Graham Penfold, a Churchwarden of the PCC said: “We are absolutely delighted and thrilled to learn that the HLF has given us this amazing level of support. Our much loved thatched Church is one of the main focuses within the village and as stewards; we are keen to leave the fabric in the best possible state for future generations to enjoy. Without this very generous funding made possible by National Lottery players, there was a very real and high risk of water damage to the interior which will now be prevented. For the first time ever, it will also allow for a mains water supply, the provision of a kitchenette and facilitate a wide range of community projects including involving the children of CofE Caston School in thatching lessons, the creation of the first children’s guide to the Church and the design of a prayer centre for the community.”

Explaining the importance of the HLF support, Robyn Llewellyn, Head of HLF East of England said, “We’re delighted to be able to continue our support for the restoration of Holy Cross Church and help to secure this important local building for future generations. Thanks to money raised by National Lottery players, the Church will be able to carry out urgent repairs to its roof and share its heritage with a wider audience.”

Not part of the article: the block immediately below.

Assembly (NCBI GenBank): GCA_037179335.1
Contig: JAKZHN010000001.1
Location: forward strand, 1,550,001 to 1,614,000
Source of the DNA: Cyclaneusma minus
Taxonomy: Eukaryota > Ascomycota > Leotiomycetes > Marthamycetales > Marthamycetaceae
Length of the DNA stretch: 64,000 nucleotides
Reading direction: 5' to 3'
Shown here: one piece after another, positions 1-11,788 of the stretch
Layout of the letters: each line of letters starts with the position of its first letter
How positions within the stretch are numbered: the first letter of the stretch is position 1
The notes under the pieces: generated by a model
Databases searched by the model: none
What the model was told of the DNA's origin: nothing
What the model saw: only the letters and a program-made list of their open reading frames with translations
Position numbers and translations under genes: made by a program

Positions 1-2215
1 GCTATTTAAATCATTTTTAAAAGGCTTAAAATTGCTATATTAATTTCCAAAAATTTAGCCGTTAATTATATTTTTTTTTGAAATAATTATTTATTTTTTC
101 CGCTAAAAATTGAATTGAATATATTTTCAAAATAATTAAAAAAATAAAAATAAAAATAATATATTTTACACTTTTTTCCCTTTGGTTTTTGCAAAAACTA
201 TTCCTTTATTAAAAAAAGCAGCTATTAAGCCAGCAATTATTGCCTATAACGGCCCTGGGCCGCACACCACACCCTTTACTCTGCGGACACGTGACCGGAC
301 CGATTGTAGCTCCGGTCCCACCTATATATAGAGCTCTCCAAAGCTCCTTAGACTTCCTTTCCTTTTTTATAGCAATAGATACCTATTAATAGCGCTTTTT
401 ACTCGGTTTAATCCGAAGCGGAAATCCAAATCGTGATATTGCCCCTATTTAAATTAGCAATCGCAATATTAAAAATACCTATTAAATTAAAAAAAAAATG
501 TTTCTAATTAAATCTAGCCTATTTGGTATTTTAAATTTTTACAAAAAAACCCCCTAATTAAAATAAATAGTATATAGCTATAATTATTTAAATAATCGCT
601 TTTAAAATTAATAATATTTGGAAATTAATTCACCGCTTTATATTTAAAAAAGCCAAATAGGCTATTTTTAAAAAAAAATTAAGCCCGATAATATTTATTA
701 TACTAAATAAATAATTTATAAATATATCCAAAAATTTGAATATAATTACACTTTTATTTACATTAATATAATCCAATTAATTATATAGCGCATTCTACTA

02 July 2017Village Hall Refurbishment

Village Hall Update

Situation Report
Initially the plan was to build a new hall and plans were drawn up for that with an estimate of £250K+ at that time.  We were then advised that no grants would be considered until after the London Olympic Games in 2012.  Subsequent to that the hall committee submitted a detailed application which took a lot of work to produce.  This was turned down on several criteria but the one that could not be overcome was that our community was deemed to be too small for the amount required.